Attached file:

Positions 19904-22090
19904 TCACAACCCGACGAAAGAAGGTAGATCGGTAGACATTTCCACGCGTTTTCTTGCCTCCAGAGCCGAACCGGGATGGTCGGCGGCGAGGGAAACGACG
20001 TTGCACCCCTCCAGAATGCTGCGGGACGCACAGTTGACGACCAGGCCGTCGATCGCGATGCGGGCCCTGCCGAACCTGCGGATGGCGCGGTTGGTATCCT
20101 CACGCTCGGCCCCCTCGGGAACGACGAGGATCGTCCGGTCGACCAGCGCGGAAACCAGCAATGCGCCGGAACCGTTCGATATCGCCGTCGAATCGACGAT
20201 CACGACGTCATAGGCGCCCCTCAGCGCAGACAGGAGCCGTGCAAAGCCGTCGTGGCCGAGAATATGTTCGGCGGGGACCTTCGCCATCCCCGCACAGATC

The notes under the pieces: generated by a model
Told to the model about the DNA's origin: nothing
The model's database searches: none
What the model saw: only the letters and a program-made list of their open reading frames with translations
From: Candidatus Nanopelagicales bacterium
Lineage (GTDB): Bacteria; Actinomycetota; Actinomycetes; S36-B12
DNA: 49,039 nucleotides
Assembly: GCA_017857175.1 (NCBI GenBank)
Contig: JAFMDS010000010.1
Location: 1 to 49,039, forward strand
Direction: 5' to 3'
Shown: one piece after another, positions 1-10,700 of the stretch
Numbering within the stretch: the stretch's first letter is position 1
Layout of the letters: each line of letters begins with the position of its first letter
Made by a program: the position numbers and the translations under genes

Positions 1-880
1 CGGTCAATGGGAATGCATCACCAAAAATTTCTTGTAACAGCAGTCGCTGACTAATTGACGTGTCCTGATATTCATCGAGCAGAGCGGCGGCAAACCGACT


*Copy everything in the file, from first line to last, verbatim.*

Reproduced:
Positions 19904-22090
19904 TCACAACCCGACGAAAGAAGGTAGATCGGTAGACATTTCCACGCGTTTTCTTGCCTCCAGAGCCGAACCGGGATGGTCGGCGGCGAGGGAAACGACG
20001 TTGCACCCCTCCAGAATGCTGCGGGACGCACAGTTGACGACCAGGCCGTCGATCGCGATGCGGGCCCTGCCGAACCTGCGGATGGCGCGGTTGGTATCCT
20101 CACGCTCGGCCCCCTCGGGAACGACGAGGATCGTCCGGTCGACCAGCGCGGAAACCAGCAATGCGCCGGAACCGTTCGATATCGCCGTCGAATCGACGAT
20201 CACGACGTCATAGGCGCCCCTCAGCGCAGACAGGAGCCGTGCAAAGCCGTCGTGGCCGAGAATATGTTCGGCGGGGACCTTCGCCATCCCCGCACAGATC

The notes under the pieces: generated by a model
Told to the model about the DNA's origin: nothing
The model's database searches: none
What the model saw: only the letters and a program-made list of their open reading frames with translations
From: Candidatus Nanopelagicales bacterium
Lineage (GTDB): Bacteria; Actinomycetota; Actinomycetes; S36-B12
DNA: 49,039 nucleotides
Assembly: GCA_017857175.1 (NCBI GenBank)
Contig: JAFMDS010000010.1
Location: 1 to 49,039, forward strand
Direction: 5' to 3'
Shown: one piece after another, positions 1-10,700 of the stretch
Numbering within the stretch: the stretch's first letter is position 1
Layout of the letters: each line of letters begins with the position of its first letter
Made by a program: the position numbers and the translations under genes

Positions 1-880
1 CGGTCAATGGGAATGCATCACCAAAAATTTCTTGTAACAGCAGTCGCTGACTAATTGACGTGTCCTGATATTCATCGAGCAGAGCGGCGGCAAACCGACT